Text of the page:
August 8, 2020

Florence Nightingale on Nursing, Part 2: Ahead of Her Time or Obsolete in Ours?

Last week, I mentioned that I have recently begun to revisit some of the sources of my nursing knowledge and experience. As I attempt to “refine my professional identity,” I hope to strengthen what I have already found to be of value and extend it into new territory. I do not take the task lightly, and in this, as in all of my nursing life, I am seeking a way to practice with greater integrity and skill.

As I mentioned last week, one of the ways I will begin to take stock is to read Florence Nightingale’s Notes on Nursing, published in 1860, near the beginning of the American Civil War. Ever since I was a child, I have known the name Florence Nightingale as the “founder of modern nursing.” However, my earliest awareness of Nightingale’s status was never connected to the notion of nursing as a female-dominated field. Only as an adult, particularly while in nursing school, have I given conscious thought to the gender-related cultural understanding and gender disparities of nursing.

Why go so far back for inspiration, you might ask? After all, the entire world of Florence Nightingale is obsolete and has been for a long time, right? To be sure, some of what Nightingale wrote is obsolete from our contemporary perspective. For example, she begins her Notes with the general principle that

[A]ll disease, at some period or other of its course, is more or less a reparative process, not necessarily accompanied with suffering: an effort of nature to remedy a process of poisoning or of decay, which has taken place weeks, months, sometimes years beforehand, unnoticed, the termination of the disease being then, while the antecedent process was going on, determined[.]

Nightingale, Notes on Nursing, Introduction, paragraph 1

In this opening statement, Nightingale seems to suggest that the disease and the reparative process we intervene to treat are two different things and that the former may have ended long before our encounter with the latter. Clearly, this notion cannot account for all possible disease scenarios. For example, necrotizing fasciitis is an ongoing problem, not a process by which the human body repairs damage done by a disease in the past.

Still, there is something laudable and–in this day and age–refreshing about Nightingale’s outlook. Her underlying assumption seems to be that the human body engages in an intrinsically energized process of self-healing. Further, she seems to believe that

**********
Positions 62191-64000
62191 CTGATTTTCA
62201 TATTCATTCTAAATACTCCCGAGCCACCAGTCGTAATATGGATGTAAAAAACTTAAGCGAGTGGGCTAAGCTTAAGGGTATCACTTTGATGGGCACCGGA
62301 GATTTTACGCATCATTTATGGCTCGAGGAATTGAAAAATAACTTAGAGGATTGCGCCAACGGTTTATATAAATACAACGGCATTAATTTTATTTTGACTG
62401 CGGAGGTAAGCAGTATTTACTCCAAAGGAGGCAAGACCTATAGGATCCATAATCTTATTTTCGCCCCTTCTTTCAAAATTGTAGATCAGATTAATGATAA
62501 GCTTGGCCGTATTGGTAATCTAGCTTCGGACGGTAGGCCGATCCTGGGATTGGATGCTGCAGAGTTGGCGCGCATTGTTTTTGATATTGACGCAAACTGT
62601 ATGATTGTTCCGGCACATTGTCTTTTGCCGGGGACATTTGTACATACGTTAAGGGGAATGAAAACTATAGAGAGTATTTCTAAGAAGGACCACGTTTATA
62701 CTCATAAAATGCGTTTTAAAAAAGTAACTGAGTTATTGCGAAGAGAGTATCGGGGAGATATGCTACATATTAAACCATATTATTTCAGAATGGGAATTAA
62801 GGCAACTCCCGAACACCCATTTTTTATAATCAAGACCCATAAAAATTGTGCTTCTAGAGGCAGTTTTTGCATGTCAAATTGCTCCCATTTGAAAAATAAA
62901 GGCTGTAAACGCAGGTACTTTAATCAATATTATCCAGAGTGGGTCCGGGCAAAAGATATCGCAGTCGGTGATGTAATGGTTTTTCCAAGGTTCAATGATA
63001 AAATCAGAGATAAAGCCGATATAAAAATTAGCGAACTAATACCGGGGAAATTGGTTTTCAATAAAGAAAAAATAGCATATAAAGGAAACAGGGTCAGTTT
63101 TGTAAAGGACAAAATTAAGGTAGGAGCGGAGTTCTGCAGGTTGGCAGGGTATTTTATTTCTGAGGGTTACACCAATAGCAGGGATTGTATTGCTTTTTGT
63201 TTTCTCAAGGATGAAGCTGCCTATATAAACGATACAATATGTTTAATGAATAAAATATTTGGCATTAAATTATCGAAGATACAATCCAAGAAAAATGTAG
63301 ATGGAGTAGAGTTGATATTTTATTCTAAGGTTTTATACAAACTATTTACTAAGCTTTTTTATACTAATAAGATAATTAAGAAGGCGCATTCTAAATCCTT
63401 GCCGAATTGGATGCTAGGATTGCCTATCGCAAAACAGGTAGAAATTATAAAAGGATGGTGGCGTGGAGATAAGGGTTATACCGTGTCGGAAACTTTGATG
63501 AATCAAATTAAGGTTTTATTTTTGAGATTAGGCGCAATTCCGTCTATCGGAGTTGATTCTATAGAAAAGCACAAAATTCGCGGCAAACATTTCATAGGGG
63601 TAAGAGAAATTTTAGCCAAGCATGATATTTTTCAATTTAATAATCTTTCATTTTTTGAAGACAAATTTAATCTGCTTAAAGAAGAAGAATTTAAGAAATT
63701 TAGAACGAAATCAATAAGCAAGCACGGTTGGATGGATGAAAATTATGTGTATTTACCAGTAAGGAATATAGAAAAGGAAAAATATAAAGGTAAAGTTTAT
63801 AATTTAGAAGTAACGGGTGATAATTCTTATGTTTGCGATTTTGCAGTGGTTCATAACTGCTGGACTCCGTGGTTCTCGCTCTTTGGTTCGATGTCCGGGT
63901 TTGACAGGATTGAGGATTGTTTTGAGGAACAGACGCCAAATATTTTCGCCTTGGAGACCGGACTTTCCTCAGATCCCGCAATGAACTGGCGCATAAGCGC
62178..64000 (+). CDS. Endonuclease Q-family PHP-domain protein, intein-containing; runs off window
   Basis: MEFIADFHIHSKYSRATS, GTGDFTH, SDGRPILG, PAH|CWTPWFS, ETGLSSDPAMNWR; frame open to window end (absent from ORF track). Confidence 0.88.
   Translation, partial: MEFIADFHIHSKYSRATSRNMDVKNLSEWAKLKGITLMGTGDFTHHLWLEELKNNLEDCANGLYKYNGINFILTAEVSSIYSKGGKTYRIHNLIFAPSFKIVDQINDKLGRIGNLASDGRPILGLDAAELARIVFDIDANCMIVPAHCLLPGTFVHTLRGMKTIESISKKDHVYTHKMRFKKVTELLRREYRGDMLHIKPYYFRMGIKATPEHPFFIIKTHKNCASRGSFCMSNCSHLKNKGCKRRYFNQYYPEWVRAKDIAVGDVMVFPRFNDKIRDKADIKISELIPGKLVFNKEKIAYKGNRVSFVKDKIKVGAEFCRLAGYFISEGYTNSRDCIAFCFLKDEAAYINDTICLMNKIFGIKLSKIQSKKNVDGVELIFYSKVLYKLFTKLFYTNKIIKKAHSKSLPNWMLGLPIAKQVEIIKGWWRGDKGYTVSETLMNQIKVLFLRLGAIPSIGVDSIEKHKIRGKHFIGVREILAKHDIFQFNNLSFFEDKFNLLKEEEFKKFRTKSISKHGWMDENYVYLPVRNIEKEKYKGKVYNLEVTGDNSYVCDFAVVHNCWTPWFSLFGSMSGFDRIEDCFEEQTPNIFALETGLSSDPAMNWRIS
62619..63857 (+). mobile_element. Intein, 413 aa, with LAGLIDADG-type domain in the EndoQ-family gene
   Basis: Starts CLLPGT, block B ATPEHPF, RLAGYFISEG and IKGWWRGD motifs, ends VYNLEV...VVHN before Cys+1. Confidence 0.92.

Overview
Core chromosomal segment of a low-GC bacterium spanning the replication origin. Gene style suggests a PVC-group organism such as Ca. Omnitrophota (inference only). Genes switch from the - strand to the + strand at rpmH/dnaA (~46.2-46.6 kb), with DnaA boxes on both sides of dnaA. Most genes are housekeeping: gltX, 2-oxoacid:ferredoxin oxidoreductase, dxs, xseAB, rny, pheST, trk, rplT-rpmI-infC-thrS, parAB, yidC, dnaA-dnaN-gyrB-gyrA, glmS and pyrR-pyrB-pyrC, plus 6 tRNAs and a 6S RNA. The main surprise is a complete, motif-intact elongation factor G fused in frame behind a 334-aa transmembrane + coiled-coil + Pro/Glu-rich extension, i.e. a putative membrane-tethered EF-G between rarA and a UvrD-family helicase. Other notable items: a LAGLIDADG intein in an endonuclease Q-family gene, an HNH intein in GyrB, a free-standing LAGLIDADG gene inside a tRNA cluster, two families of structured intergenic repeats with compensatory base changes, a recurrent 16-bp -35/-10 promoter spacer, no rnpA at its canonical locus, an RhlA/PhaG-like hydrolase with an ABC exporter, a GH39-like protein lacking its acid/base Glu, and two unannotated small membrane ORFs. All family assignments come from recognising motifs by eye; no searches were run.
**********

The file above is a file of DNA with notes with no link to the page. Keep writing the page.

[T]he symptoms or the sufferings generally considered to be inevitable and incident to [a] disease are very often not symptoms of the disease at all, but of something quite different…. If a patient is cold, if a patient is feverish, if a patient is faint, if he is sick after taking food, if he has a bed-sore, it is generally the fault not of the disease, but of the nursing.

Nightingale, Notes on Nursing, Introduction, paragraphs 3 and 5

In other words, we hinder the reparative process of Nature by our “lack of knowledge or attention” (Nightingale, Notes on Nursing, Introduction). This strikes me as similar to various alternate systems of health and disease that have developed throughout history. This may be because of the timing of Notes in the 1860’s. During the nineteenth century, there were many rival schools of thought in human health, many of which held in high esteem the self-healing capabilities of the human body.

It is precisely the self-healing capabilities of the body that have become the focus of so many in our society today. Think of all the self-help information available to us today in the form of books, posters, the internet and television, and personal trainers. Complementary and alternative medical approaches are fueled by this basic understanding of intrinsically-motivated health processes in the human body. Caring for my own family’s health issues has demonstrated to me the value of keeping an open mind concerning alternatives to the scientific (read: well-researched) medical perspective.

Nightingale seems to embrace the idea that her notes provide “hints for thought” rather than “rules of thought” for nursing. It seems that, for Nightingale, just as the reparative process of “disease” returns the human body to proper function through intrinsic processes, so Nightingale’s Notes are intended to foster the intrinsic and poetic knowledge of nursing, which she considered to be “all but unknown” (Nightingale, Notes on Nursing, Introduction, paragraph 7).

If the nature and meaning of nursing are unknown, as Nightingale suggests, then there is much work to be done to explore the territory of nursing. This need is even greater in view of various crises in society in general and healthcare in particular, which I would like to discuss in future posts. However, at least at this point, I am inclined to believe there is something still deeply relevant in Florence Nightingale’s Notes on Nursing.

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